(2008; 2 pages)
To Shakespeare's Juliet, a rose by any other name would smell as sweet. However, when it comes to prescription drugs and Canadians, there is a lot in a name after all. Although generic drugs are widely used in hospitals, and provincial drug programs try to persuade people to take generic versions of prescription drugs, research evidence suggests some feel uneasy about making the switch.
In addition to concerns generics are less safe and less effective than brand-name drugs, some patients worry generics cause too many side-effects and are not favoured by their physicians.
The problem is worsened by the fact few healthcare professionals initiate conversations with their patients about generic drugs. In addition, factors such as patient pressure, a lack of information about generic drugs, and loyalties to drug manufacturers may make physicians more apt to prescribe brand-name drugs, which may further instil doubts about generic medicines.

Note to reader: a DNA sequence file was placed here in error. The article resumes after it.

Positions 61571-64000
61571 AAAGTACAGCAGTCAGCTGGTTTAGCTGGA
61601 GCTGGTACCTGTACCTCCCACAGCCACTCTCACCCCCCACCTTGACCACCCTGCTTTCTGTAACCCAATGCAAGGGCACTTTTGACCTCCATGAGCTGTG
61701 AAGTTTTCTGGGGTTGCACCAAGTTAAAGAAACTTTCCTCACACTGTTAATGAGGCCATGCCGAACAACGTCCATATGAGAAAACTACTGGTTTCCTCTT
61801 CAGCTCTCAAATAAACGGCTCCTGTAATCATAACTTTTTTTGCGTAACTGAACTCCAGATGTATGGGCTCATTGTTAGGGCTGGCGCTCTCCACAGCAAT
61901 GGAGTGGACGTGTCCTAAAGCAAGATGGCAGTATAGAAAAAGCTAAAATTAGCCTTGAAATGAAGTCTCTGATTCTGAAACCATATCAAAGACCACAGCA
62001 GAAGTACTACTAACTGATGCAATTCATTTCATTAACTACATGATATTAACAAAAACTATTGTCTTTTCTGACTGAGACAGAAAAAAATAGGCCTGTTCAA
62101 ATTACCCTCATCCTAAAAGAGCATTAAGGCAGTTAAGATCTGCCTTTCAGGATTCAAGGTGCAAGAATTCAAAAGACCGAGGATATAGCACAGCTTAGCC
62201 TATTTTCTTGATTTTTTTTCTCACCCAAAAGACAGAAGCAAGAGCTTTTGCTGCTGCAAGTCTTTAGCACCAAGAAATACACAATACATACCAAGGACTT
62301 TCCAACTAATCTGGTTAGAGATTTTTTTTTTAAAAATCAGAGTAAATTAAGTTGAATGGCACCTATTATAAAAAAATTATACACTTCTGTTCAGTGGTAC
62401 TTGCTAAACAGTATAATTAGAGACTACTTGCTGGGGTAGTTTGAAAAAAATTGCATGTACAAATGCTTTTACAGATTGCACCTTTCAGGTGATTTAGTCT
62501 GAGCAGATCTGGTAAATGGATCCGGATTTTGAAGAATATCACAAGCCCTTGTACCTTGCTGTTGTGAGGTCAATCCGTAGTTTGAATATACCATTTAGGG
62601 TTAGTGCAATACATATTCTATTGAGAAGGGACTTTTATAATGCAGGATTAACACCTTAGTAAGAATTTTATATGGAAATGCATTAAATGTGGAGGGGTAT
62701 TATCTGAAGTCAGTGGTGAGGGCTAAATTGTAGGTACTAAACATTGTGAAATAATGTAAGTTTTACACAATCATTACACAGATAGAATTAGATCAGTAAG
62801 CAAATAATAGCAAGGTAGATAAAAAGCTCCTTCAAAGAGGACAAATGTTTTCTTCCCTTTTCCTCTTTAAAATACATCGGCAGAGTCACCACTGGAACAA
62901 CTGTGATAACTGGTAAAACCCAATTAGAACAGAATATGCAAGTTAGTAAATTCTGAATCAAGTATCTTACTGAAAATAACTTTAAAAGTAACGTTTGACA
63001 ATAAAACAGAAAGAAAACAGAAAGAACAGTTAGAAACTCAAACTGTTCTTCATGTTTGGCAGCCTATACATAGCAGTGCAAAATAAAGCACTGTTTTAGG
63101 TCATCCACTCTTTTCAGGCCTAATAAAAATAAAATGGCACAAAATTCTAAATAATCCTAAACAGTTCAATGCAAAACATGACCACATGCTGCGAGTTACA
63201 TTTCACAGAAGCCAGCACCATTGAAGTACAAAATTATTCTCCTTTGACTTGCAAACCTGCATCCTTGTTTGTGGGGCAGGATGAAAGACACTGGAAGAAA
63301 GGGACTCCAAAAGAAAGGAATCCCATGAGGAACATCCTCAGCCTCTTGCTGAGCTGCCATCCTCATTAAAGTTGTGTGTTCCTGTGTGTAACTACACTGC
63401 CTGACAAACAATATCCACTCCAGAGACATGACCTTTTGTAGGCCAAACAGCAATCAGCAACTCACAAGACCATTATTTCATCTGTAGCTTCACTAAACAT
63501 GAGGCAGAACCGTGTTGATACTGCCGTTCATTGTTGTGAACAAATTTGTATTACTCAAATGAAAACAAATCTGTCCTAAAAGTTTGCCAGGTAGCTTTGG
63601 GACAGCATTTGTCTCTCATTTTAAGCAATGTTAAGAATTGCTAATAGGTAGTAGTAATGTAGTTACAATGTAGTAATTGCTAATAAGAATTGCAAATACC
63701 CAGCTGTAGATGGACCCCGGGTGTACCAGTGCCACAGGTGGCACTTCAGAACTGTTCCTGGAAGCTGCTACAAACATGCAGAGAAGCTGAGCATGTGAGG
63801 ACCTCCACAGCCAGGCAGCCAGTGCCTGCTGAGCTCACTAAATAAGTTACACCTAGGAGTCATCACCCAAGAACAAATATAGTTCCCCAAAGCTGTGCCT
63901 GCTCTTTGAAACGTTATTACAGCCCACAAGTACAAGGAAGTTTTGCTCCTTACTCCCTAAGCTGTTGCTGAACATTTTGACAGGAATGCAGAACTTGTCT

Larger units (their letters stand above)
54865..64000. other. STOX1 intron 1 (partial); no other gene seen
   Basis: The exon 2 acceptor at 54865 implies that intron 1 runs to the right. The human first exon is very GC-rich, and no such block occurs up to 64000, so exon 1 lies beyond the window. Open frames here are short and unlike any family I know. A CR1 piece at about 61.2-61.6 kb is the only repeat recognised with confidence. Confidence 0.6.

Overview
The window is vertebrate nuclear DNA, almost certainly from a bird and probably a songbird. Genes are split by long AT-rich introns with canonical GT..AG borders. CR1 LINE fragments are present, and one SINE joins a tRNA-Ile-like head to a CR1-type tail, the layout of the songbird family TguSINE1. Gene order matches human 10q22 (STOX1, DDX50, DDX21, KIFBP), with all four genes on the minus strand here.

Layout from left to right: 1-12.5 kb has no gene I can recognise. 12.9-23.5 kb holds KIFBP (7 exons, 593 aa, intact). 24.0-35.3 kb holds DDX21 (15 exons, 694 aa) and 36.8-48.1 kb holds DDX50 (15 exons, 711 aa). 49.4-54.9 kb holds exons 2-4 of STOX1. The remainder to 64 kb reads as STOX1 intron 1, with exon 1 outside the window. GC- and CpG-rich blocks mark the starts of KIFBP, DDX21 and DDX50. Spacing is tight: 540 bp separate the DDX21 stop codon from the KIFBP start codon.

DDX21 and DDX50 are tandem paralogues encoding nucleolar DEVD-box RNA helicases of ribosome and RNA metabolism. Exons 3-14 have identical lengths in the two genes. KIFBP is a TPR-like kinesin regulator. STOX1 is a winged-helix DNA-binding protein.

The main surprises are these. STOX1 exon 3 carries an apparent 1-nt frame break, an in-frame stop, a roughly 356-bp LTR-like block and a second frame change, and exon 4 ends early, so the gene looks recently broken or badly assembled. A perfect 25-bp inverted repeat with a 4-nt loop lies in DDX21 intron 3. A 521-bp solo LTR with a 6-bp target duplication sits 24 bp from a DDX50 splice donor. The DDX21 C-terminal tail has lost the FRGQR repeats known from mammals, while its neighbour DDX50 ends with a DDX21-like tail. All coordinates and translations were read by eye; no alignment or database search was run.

It all can leave Canadians wondering why provincial drug plans have adopted "generics-first" policies, where less-costly but equivalent generic drugs are substituted for brand-name medicines. In addition, they may worry that quality and safety are being compromised for the sake of the bottom line.